# Abstract Nonsense

## Review of Group Theory: Normal Subgroups and Quotient Groups (Pt. II)

Point of post: This post is a continuation of this one.

There are also some structure properties of normal subgroups.

Theorem: Let $G$ be a group and $\left\{N_\alpha\right\}_{\alpha\in\mathcal{A}}$ be such that $N_{\alpha}\trianglelefteq G$ for every $\alpha\in\mathcal{A}$. Then, $\displaystyle \bigcap_{\alpha\in\mathcal{A}}N_\alpha\trianglelefteq G$.

Proof: To do this we merely note that for any $g\in G$

$\displaystyle i_g\left(\bigcap_{\alpha\in\mathcal{A}}N_\alpha\right)\subseteq\bigcap_{\alpha\in\mathcal{A}}i_g\left(N_\alpha\right)=\bigcap_{\alpha\in\mathcal{A}}N_\alpha$

from where the conclusion follows. $\blacksquare$

Another clear one is

Theorem: Let $G$ be a group with $N\trianglelefteq G$ and $H\leqslant G$. Then, $N\cap H\trianglelefteq H$.

Proof: We merely note that for any $h\in H$

$\displaystyle i_h\left(N\cap H\right)\subseteq i_h\left(N \right)\cap i_h\left(H\right)=N\cap H$

and thus from our early characterization of normality it follows that $N\cap H\trianglelefteq H$. $\blacksquare$

Remark: The converse of this clearly does not hold.

Lastly, we prove a commonly used theorem (which is a specific case of a more general theorem I hope I will eventually get to discuss):

Theorem: Let $G$ be a group and $H\leqslant G$ with $\left(G:H\right)=2$. Then, $H\trianglelefteq$.

Proof: It suffices to show (by our characterizations of normality) that the set of right cosets of $H$ and set for left cosets of $H$ coincide. Note though that the set of left cosets is of the form $\left\{H,aH\right\}$ for some $a\in G$ and the set of right cosets are of the form $\left\{H,Hb\right\}$ for some $b\in G$. But since both of these are partitions it follows that $aH=G-H=Hb$ from where the conclusion follows. $\blacksquare$

Quotient Groups

We now wish to define a group structure on $G/N$ for normal $N$. In particular:

Theorem: Let $G$ be a group and $N\leqslant G$. Then, the operation $\left(g N\right)\left(hN\right)=(gh)N$ on $G/N$ is well-defined (in the sense that if $gN=g'N$ and $hN=h'N$ then $(gh)N=(g'h')N$)  if and only if $N\trianglelefteq$. Moreover, if $N\trianglelefteq G$ then $G/N$ is a group under this operation with $\left(gN\right)^{-1}=g^{-1}N$ and $e_{G/N}=eN$.

Proof: Assume first that the described relation is well-defined and let $g\in G$ and $n\in N$ be arbitrary. Note then that by assumption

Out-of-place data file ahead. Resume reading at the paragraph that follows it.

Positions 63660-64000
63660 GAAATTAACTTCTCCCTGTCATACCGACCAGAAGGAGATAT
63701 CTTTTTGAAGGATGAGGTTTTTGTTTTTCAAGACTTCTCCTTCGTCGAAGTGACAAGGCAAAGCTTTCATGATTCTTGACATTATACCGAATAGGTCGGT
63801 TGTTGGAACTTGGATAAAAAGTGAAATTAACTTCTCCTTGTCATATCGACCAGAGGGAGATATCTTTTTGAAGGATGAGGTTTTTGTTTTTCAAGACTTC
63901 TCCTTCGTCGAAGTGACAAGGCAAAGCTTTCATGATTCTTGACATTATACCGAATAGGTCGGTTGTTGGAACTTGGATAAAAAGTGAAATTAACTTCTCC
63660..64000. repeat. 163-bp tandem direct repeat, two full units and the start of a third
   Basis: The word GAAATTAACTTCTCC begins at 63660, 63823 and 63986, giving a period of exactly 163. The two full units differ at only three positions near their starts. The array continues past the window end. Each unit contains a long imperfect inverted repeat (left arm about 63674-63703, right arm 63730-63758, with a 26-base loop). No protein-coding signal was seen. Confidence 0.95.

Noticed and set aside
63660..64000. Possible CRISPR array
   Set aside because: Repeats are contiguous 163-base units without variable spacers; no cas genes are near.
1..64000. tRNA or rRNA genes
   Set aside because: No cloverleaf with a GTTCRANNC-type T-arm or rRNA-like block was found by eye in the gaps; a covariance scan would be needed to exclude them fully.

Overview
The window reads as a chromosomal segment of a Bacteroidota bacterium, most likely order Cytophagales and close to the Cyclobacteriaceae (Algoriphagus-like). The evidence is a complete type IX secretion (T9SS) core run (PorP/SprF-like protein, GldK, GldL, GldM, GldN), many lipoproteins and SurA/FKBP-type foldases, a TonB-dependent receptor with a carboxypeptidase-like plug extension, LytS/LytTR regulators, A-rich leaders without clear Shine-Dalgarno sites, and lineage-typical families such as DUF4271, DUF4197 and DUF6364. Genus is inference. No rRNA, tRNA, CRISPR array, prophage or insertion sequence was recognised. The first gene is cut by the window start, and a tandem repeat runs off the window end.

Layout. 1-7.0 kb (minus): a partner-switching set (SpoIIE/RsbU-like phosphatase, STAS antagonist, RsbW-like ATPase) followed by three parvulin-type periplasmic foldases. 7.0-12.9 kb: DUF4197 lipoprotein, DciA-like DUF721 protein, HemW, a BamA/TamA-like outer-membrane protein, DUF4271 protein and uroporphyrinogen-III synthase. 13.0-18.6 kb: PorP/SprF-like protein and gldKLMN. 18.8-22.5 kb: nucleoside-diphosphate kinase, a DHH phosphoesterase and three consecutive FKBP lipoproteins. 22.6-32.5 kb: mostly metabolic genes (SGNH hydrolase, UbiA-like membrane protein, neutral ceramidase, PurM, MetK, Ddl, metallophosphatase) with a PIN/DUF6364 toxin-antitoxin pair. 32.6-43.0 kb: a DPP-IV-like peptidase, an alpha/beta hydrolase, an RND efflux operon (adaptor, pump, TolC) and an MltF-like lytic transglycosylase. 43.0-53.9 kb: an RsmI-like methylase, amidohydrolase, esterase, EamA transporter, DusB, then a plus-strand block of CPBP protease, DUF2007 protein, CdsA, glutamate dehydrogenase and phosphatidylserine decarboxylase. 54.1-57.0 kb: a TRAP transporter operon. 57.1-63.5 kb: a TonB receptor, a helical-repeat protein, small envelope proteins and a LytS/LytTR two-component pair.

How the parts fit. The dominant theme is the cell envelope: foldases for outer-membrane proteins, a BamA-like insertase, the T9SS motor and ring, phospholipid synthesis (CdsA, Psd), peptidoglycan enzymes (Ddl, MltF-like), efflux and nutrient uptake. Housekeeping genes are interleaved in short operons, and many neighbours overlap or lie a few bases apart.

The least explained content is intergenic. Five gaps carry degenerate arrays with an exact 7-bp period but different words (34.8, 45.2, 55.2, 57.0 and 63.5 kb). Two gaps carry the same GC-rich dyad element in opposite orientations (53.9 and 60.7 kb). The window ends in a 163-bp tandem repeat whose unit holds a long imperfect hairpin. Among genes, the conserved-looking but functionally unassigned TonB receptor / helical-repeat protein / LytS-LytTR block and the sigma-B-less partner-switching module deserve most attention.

$(eg^{-1})N=(ng^{-1})N$

note though that$ng^{-1}\in (ng^{-1})N$ and thus there exists some $n'\in N$ such that $g^{-1}n'=ng^{-1}$.Multiplying on the right gives $g^{-1}ng=n'$ and so $g^{-1}ng\in N$. Since $n$ and $g$ were arbitrary it follows that $i_g\left(N\right)\subseteq N$ for every $g\in G$. By our previous theorem we may conclude that $N\trianglelefteq G$.

Conversely, suppose that $N\trianglelefteq G$ and suppose that $g,g',h,h'\in G$ are such that

$gN=g'N\text{ and }hN=h'N$

we prove that

$(gh)N=(g'h')N$

To do this we first note that clearly there exists $n_1,n_2\in N$ such that $g'=gn_1$ and $h'=hn_2$. Note though that

\begin{aligned}g'h' &= (gn_1)(g'n_2)\\ &= g(hh^{-1})n_1hg_2\\ &= gh\left(h^{-1}n_1h\right)n_2\\ &= \left(gh\right)\left(n_3n_2\right)\end{aligned}

where $n_3=h^{-1}nh\in N$. Thus, it follows that $g'h'\in (gh)N$ and since the left cosets of $N$ partition $G$ it follows that $(gh)N=(g'h')N$ as desired.

The verification of the group axioms as are the stated properties about inverses and identity elements. $\blacksquare$

We call the above group structured defined on $G/N$ to be the quotient group of $G$ mod $N$ (or just $G$ mod $N$ for short). We also never denote the identity element of $G/N$ by $eN$ but rather by just $N$.

For finite groups there is a nice formula for the order of a quotient group. Namely:

Theorem: Let $G$ be finite and $N\trianglelefteq G$. Then,

$\displaystyle \left|G/N\right|=\left(G:N\right)=\frac{|G|}{|N|}$

Proof: This is evident from Lagrange’s Theorem.

While not particularly profound the above theorem has an interesting corollary:

Corollary: Let $G$ be a finite group and $N\trianglelefteq G$. Then, for any $g\in G$, $g^{\left(G:N\right)}\in N$.